The Frederick County Work Release Center in Maryland, a published project in the Academy of Justice Architecture’s 2007 Justice Facilities Review, exemplifies what many corrections professionals consider a re-emergence of emphasis on offender re-entry.
The facility, located near the Frederick County detention center, provides a plethora of programs — from healthcare education to personal income management — while allowing low-risk offenders the opportunity for employment in the community.
After operating the work-release program from within the detention center’s walls for several years, the new work release center was built across the street from the previous facility in an effort to create a more rehabilitative and normative environment for offenders.
In addition to the architectural enhancements, program options for offenders were increased significantly, according to county officials.
“It was very basic, very traditional and it had a minimal amount of programs,” says Theresa Benner, director of community services for the county’s corrections bureau. “The way we do business is a lot different than what we used to do.”
The facility, which has the capacity to house 128 offenders, is part of a 20-year expansion plan initiated in the 1980s that is based on economic and population projections for the county.
(Above) The work release center was designed with a pitched roof to distinguish it from the detention center that is located across the street. (Below) Site limitations forced planners to rethink the building’s configuration and create a larger central dayroom.
“It reduces the cost to taxpayers, relieves overcrowding and generates revenue for Fredrick County,” Benner says.
Offenders are sentenced to the facility during the judicial process and stay for an average of seven to 12 months, although some offenders could stay as long as 18 months.
“We really encourage them to get involved,” Benner says “it’s incumbent on them to fix themselves and get better. We persuade some of those folks that have a hard time getting motivated, and tell them they don’t really have an option.”
Although the offenders are theoretically supposed to have jobs when they are enrolled in the program, they are not always employed when they arrive because they sometimes lose their employment as a result of their conviction. However, county officials provide assistance to motivated inmates through partnerships and contacts with various agencies in the area.
“We continually partner with local agencies, and provide a lot more services and programming,” Benner says.
Design Challenges, Enhancements
|Smaller dayrooms are located adjacent to living spaces.|
Planners for the new facility ran into challenges early during the design process when they discovered that the site could have historical significance and potential flooding issues.
After evaluations were completed, it was determined that the site was far enough away from a historic Civil War battlefield that no design alterations were necessary, but the building’s footprint had to be significantly modified to remove it from a 100-year flood plain.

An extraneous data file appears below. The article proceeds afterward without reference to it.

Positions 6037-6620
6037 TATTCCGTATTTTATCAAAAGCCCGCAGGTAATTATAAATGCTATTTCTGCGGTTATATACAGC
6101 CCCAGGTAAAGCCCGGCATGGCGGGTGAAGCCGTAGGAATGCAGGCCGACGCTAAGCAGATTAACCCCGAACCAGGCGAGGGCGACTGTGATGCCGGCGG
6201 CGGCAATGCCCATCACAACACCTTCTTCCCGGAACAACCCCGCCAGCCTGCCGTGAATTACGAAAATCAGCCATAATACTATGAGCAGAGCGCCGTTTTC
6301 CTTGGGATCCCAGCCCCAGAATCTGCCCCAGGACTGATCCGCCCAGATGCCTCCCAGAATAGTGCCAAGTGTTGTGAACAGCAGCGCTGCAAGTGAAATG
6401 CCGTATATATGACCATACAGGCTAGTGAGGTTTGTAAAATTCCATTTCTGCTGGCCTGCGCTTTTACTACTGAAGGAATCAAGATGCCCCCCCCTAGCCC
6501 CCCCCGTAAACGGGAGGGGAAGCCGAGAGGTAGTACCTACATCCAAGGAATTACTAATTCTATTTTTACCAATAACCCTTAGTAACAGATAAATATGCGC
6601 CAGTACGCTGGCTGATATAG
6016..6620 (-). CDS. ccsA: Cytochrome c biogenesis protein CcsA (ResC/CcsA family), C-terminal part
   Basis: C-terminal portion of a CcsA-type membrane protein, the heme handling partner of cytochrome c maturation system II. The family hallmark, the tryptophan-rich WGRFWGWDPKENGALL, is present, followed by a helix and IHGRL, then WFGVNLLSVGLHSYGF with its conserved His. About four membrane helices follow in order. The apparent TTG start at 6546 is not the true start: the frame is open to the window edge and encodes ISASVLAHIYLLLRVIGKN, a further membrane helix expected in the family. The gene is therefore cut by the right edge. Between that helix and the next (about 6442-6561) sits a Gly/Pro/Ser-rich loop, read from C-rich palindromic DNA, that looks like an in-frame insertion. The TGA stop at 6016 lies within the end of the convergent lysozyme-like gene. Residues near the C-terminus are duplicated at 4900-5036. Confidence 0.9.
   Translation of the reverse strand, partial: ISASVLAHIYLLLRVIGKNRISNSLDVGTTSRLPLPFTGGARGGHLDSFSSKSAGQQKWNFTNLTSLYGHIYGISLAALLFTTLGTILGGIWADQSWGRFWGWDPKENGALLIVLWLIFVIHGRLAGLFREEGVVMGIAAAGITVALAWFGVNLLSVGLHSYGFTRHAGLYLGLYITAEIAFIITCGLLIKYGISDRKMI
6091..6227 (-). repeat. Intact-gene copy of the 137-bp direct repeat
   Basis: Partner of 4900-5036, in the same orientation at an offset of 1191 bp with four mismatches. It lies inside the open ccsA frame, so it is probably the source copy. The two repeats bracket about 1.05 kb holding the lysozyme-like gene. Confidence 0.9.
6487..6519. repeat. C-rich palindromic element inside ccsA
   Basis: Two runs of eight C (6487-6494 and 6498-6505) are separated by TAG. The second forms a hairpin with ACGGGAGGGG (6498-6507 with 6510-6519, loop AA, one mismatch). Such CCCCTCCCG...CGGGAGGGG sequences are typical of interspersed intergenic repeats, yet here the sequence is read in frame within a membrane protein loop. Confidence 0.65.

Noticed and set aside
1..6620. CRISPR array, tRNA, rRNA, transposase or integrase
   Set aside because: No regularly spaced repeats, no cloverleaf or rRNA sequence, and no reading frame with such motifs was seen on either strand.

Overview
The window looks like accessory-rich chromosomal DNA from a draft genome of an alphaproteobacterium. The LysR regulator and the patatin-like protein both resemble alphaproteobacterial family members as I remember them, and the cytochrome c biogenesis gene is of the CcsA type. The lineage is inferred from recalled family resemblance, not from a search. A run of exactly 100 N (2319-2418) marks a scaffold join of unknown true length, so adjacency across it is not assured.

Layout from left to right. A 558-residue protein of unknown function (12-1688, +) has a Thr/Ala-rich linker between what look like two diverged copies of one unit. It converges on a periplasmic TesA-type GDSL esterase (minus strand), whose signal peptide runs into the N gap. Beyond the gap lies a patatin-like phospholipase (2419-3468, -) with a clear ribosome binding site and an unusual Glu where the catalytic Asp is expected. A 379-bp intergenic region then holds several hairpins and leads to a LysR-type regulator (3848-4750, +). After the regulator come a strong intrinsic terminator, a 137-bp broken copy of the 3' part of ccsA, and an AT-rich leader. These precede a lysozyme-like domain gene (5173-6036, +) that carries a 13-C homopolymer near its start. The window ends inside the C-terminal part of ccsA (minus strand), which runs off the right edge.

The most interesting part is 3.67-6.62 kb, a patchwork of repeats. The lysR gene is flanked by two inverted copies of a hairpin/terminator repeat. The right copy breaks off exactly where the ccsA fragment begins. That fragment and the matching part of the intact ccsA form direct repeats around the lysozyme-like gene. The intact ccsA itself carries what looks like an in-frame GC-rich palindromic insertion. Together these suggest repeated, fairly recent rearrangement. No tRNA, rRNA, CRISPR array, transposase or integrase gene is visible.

Project architects were able to keep the building in the same location by adopting a triangular configuration for the facility.
“We had to shape the building to fit within the remaining space on the site,” says Marlene Shade, AIA, LEED AP, project manager at PSA Dewberry. “At the same time it allowed us to create a central day room that would function as a multi-purpose space and a place where inmates could interact and learn from each other, instead of having all of the dayroom space adjunct to the individual housing pods.”
As a result, much of the programming takes place in the central multi-purpose space, and the dayrooms adjacent to the housing pods are smaller.
|Space for a variety of programs is located at the facility.|
“We reduced the size of the day- room at each of the housing pods, which provides for a smaller, more intimate work area right were the inmates sleep,” Shade says. “The larger dayroom space was combined to create the shape that we needed for the site and a space where inmates can interact and begin to make the transition into a normal environment.”
Planners also incorporated colors that are not often found in the correctional setting. Red, yellow and green hues were incorporated throughout the building in order to shed the traditional institutional feel. Carpeting was included to improve acoustics and aesthetics.
“Frequently, you will find color in a correctional setting on doors and door frames or flooring, but I would say more often than not the color is very bright,” Shade says. “We went with colors that you might find in a less institutional setting.”
An added benefit of the design enhancements is a greater respect among inmates for the environment in which they live and less vandalism, she says.
|Planners aimed to create a noninstitutional feel by using paint and carpeting, which also improves acoustics.|
Planners also designed the exterior of the building with aesthetics in mind. The facility was designed with brick to match surrounding buildings, but a pitched roof was incorporated to offset the work release center from the detention center and for maintenance purposes.
“We matched the existing brick on the adjacent buildings and tried to match the overall scale,” Shade says. “We deviated with a pitched roof, which was a county preference, and it distinguishes it from the main detention center.”
Despite the architectural improvements, she emphasizes that the mission of the facility is what makes it most unique.
“The most interesting thing about the building is the programs and the way they work with inmates,” she says. “They wanted the building to support that.”
Facility Name: Frederick County Work Release Center
Owner/Operator: Frederic County Sheriff’s Department
Cast in Place Concrete: B.T. Concrete